Win a baby in a new lottery

A controversial new lottery offering 'babies' as their top prize will launch in Britain

(Image credit: Rex Features)

A controversial new lottery offering 'babies' as their top prize will launch in Britain

Fancy winning the lottery? Forget the Euromillions, the next ticket you could be buying at your local newsagents might win you a baby.

A lottery which will give wannabe parents the chance to win IVF treatment will launch in Britain later this month.

The fertility charity To Hatch has been given a license to launch the controversial game on July 30, with tickets costing £20 each.

The competiton is open to everyone not just couples, and winners could grab themselves £25,000 worth of tailor-made fertility treatments at one of the UK's top clinics, luxury accommodation in a top hotel, before being chauffeur driven to a clinic for treatment.

The game, however, has been branded as degrading as tickets could eventually be sold in newsagents across the country.

'This demeans the whole nature of human reproduction,' says Josephine Quintavalle, of ethical dilemma group Comment on Reproductive Ethics. 'Creation of human life should not be reduced to a public lottery. Instead of this, shouldn't more be spent on research into fertility problems?'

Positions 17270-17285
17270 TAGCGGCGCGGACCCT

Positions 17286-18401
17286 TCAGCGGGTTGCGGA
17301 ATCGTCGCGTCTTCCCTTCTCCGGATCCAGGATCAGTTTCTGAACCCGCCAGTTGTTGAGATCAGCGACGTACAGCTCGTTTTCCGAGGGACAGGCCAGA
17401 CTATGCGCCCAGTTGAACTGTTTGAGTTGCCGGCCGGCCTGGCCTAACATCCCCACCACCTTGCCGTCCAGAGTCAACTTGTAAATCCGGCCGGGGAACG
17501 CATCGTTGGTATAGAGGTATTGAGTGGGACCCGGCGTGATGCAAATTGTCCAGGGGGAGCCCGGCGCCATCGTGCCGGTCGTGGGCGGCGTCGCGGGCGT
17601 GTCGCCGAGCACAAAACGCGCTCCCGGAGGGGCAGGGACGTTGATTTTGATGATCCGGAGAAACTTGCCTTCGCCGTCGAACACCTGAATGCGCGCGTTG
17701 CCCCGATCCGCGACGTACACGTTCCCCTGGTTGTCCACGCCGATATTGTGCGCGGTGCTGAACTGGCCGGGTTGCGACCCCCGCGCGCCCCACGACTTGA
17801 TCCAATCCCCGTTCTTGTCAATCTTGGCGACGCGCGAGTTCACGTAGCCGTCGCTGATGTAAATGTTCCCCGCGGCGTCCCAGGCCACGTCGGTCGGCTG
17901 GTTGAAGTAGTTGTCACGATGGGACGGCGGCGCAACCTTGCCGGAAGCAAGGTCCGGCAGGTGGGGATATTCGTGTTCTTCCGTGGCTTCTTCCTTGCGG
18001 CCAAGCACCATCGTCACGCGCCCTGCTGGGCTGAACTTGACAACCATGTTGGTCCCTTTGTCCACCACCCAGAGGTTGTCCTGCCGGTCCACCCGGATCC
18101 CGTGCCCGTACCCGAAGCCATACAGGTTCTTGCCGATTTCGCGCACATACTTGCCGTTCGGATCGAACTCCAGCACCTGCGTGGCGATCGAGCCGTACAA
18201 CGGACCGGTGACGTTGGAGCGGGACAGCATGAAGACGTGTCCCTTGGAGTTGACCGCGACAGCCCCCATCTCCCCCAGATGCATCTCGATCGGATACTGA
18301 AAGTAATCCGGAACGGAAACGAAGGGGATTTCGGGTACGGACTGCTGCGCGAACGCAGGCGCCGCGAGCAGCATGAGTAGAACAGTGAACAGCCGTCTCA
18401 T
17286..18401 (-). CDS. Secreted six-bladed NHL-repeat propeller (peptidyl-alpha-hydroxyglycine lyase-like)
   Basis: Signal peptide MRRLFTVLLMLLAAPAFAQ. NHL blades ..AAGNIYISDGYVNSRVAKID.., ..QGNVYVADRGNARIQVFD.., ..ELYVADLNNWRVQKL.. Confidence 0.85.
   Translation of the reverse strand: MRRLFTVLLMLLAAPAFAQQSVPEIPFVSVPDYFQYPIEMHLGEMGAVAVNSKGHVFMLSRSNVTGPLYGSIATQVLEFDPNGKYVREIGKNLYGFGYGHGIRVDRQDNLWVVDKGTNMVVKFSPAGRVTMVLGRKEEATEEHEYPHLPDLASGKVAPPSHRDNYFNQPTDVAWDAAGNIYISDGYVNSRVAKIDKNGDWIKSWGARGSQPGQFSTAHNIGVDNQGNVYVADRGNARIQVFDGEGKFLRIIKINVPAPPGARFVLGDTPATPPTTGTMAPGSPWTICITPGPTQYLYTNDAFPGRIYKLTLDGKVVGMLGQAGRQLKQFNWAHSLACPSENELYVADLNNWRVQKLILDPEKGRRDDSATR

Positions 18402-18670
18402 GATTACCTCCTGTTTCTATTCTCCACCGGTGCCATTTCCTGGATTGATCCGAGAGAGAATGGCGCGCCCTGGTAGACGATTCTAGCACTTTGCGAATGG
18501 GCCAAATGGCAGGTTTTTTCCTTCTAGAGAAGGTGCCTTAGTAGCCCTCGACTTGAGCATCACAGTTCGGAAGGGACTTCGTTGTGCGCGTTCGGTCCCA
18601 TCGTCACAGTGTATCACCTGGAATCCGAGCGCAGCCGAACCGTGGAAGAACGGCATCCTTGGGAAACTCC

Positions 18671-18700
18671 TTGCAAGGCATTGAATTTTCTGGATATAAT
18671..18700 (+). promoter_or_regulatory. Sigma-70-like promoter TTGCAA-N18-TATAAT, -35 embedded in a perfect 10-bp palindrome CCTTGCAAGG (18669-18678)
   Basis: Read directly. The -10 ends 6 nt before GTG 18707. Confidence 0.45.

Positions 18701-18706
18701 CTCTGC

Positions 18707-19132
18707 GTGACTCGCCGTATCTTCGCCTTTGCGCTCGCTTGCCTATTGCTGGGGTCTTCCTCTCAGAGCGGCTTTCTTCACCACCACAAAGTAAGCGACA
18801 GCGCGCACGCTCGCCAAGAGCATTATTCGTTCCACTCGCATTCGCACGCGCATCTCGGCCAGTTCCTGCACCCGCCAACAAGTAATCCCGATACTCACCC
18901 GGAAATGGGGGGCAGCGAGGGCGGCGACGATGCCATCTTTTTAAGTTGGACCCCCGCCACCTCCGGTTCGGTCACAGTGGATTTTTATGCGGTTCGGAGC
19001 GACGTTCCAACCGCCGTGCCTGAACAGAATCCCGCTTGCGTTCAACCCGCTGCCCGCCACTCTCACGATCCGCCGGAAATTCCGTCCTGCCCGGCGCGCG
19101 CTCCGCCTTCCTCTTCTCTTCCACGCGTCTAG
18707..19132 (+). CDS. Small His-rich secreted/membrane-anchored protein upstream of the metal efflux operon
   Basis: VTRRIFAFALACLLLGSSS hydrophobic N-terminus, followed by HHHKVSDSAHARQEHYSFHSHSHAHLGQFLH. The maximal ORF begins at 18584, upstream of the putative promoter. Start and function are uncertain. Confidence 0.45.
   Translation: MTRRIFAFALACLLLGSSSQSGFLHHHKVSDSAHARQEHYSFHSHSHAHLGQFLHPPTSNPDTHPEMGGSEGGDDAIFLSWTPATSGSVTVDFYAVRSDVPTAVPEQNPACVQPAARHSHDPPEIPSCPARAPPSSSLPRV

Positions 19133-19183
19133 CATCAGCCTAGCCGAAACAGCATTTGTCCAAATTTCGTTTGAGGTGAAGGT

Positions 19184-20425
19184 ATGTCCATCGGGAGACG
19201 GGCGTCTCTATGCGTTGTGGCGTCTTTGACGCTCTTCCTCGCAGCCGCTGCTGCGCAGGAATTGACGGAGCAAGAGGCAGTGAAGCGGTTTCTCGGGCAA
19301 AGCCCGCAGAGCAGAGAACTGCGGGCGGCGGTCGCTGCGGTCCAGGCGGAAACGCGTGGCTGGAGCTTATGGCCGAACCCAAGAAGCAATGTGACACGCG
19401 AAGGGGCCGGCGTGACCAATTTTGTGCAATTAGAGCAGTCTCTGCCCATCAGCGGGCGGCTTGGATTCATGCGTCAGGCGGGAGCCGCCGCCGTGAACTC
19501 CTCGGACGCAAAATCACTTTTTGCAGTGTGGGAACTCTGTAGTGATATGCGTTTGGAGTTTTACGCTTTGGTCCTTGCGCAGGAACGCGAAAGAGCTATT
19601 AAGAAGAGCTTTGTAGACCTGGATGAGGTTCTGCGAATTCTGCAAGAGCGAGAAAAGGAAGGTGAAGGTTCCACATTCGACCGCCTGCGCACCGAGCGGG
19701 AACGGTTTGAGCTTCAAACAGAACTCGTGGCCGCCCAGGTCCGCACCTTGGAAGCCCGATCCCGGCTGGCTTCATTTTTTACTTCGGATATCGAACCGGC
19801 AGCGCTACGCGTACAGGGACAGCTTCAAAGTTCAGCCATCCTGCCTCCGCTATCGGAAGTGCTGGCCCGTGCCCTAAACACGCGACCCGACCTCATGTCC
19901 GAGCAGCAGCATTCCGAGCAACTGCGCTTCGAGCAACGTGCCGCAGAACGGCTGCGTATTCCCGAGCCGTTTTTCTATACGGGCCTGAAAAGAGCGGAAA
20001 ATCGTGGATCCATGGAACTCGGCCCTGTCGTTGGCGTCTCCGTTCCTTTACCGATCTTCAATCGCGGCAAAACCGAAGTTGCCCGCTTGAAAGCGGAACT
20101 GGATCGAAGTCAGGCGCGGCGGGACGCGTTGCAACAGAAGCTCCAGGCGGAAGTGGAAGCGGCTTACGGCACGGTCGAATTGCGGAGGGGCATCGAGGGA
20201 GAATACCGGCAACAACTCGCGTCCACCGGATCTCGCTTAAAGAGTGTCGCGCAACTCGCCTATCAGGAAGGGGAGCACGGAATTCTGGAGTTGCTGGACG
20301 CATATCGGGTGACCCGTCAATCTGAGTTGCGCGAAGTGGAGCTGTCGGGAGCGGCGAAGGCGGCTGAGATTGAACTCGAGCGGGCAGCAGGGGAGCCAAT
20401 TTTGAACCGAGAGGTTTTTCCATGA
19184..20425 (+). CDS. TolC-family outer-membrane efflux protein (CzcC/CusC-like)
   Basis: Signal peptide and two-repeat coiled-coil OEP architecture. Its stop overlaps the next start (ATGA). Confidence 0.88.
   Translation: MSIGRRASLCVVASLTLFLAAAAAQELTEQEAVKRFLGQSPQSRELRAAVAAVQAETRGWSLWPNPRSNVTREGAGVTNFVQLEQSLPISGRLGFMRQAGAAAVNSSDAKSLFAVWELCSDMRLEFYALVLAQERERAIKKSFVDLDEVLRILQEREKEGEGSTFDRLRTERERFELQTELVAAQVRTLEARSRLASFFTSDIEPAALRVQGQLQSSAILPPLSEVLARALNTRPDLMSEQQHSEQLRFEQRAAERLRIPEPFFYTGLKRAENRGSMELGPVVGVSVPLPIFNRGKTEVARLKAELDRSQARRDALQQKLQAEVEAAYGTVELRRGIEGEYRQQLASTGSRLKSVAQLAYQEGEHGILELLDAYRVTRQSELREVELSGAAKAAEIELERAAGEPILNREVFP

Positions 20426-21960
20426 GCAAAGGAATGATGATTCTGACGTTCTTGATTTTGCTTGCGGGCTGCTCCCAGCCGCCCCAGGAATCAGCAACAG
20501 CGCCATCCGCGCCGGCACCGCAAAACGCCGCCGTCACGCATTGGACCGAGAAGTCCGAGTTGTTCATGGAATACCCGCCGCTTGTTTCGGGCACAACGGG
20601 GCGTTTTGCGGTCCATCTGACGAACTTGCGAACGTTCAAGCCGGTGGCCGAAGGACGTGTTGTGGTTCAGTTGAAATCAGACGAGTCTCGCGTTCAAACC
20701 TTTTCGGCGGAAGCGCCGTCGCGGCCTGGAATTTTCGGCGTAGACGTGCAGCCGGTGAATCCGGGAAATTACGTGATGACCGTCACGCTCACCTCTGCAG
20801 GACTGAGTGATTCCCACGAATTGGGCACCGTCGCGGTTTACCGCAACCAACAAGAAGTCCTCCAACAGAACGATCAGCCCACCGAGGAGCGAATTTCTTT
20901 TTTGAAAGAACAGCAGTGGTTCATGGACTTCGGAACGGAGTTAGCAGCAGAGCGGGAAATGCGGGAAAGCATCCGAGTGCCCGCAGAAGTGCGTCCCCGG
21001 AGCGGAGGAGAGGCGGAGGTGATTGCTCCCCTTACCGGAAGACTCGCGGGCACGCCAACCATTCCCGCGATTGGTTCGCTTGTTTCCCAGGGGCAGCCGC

Designed to ease the burden on the NHS, To Hatch insists that the competition will reduce the stress of people who are desperate to conceive.

Around one couple in seven suffers from fertility problems, and 1 per cent of babies born every year in Britain were conceived via IVF.

'We will offer struggling couples a completely tailor made service,' says Camille Strachan, the founder of To Hatch. 'We hope the To Hatch Lottery can ease the burden on the NHS and reduce the stress slightly on some of those who are struggling.'

With the NHS cutting back IVF treatment across the country due to budget restrictions, and the huge expense of the procedure - it costs £5,000 per bout - this could be a viable, affordable option for people struggling to get pregnant.

But should we gambling on life? Should a baby be 'bought' from a local newsagents? Is this the right option for women struggling to conceive? Marie Claire would like to hear your thoughts today by posting your comment below.


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